John Holt, interests in the fishing industry, sets up around the early 1860’s the Oyster Bar, trading fresh fish from Hobart to sell at his shop the Oyster Bar L’ton. By 1862 is married to Elizabeth and step father to her three young sons.

The  fishmonger theme continues and by the mid 60’s John moves to secure Little Dog Island where he would make his fortune in the lucrative mutton bird industry.

More Collis and Wells photo’s from Hannah’s album

album01 01-03

1) London Palace of Art 10 Park St Sydney 1888-1892. 2) Mendelssohn and Co 80 Swanston St Melbourne ‘Queens Walk Studio’ 1889-1900 3

album02 04-06

Duval and Co 1883 and 1898.

album07 32-37

W Burrows operated out of Melbourne and Sydney Portrait Rooms, Launceston 1878-1895. Duvall & Co was 11 Quadrant, Launceston 1883-1890ish also with A.E. Burrows. There were many S Spurlings across the years Spurling the 2nd had Studios in Launceston St Johns St 1873-78 then Brisbane St 1878 -1900, Spurling Studio was 93 Brisbane St 1902 – 24 Spurling S the 3rd L’ton 1902 – 1941 at various locations.

album09 44-50 album10 51-57

58, 61 & 63 - Charles Wherrett senior 83 Elizabeth St 1872 - 1881 his son Charles Wherrett with various others at various locations in Hobart 1884 - 1897. W Burrows and Co was W.H. Burrrows at Wherretts; Melbourne & Sydney Portrait Rooms, Launceston 1878 -1895. Duval and Co with Burrows 1888 - 1900

58, 61 & 63 – Charles Wherrett senior 83 Elizabeth St 1872 – 1881 his son Charles Wherrett with various others at various locations in Hobart 1884 – 1897. W Burrows and Co was W.H. Burrrows at Wherretts; Melbourne & Sydney Portrait Rooms, Launceston 1878 -1895. Duval and Co with Burrows 1888 – 1900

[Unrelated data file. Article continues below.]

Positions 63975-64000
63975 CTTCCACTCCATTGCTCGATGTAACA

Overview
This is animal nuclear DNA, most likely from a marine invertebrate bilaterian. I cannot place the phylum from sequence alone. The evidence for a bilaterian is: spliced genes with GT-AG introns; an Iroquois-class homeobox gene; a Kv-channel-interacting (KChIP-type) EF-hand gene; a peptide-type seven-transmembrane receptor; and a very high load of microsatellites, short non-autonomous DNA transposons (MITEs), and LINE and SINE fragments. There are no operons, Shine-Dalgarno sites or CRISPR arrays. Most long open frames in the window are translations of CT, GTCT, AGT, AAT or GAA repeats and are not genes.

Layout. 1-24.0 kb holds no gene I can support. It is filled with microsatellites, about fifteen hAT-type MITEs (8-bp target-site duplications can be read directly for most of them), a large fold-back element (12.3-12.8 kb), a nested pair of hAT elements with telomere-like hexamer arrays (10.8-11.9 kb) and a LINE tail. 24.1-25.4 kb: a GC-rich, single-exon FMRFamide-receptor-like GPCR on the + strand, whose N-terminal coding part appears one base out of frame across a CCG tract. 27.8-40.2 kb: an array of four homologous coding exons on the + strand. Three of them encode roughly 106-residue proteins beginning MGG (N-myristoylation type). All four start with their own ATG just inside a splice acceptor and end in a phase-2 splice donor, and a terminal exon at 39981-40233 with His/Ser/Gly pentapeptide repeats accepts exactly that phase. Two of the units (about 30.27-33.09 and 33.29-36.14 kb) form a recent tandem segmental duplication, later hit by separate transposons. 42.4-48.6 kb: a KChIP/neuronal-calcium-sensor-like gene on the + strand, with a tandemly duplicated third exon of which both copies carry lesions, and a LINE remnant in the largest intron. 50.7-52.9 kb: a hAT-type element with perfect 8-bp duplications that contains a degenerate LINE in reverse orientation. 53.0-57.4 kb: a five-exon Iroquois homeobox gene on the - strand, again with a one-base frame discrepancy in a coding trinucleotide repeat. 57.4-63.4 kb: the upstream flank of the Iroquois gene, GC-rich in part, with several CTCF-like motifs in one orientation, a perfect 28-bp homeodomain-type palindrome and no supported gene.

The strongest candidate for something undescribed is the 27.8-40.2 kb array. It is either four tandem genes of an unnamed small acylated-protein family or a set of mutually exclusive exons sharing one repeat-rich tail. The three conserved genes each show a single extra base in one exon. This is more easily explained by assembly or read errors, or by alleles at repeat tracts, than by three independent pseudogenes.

George and Georges Federal Studio. Emberson and Son

Henry and Hannah Collis aboard the ‘Fair Tasmanian’ 1852…..

Henry and Hannah Collis made their way from Canterbury to Hobart aboard the  ‘Fair Tasmanian’ in 1852. (Image 072)

The book ‘Blue Gum Clippers and Whale Ships of Tasmania’ found at a local market’s a few weeks back has a little history about the Fair Tasmanian.

The launch of the ‘Fair Tasmanian’ in 1848 was a double launch.

It seems the ‘Fair Tasmanian’ a 200 ton Barque was a Tasmanian crafted Blue Gum Clipper and launched from John Watson yards at Battery Point in a double launching with the 160 ton Schooner Circassian’ in Hobart on 22 January 1848. The ‘Fair Tasmanian’ was besieged by bad luck just after launching, a fire started on board and one of the crew grabbed a bucket of what he thought was water?? however it was a bucket of tar??, thus causing the fire to rage out of control. A decision to scuttle the Fair Tasmanian was made to put out the fire. She was later raised and repaired. The Fair Tasmanian sailed 4 months later 21 May 1848 to Port Albert in Victoria where she loaded with livestock bound for New Zealand. She had on board 62 cattle that arrived in good health, with a loss of 65 sheep.

The Fair Tasmanian sailed to Mauritius, London and San Francisco with all types of cargo. such as sugar, potatoes and timber. She returned to Hobart on 17 August 1850 after a deal with a load of timber didn’t go as expected.

In 1852, she loaded with stock at Twofold Bay (near Eden NSW) to recommence trading livestock to New Zealand, the first trip ended in disaster for the stock that simply didn’t survive a heavy gale, the ship returned to restock then went on its way. I note Henry and Hannah returned to Hobart along with a handful of other passengers and ballast, no stock.

The ‘Fair Tasmanian’ was wrecked of Warnambool  on 6 June 1864 after her anchor broke.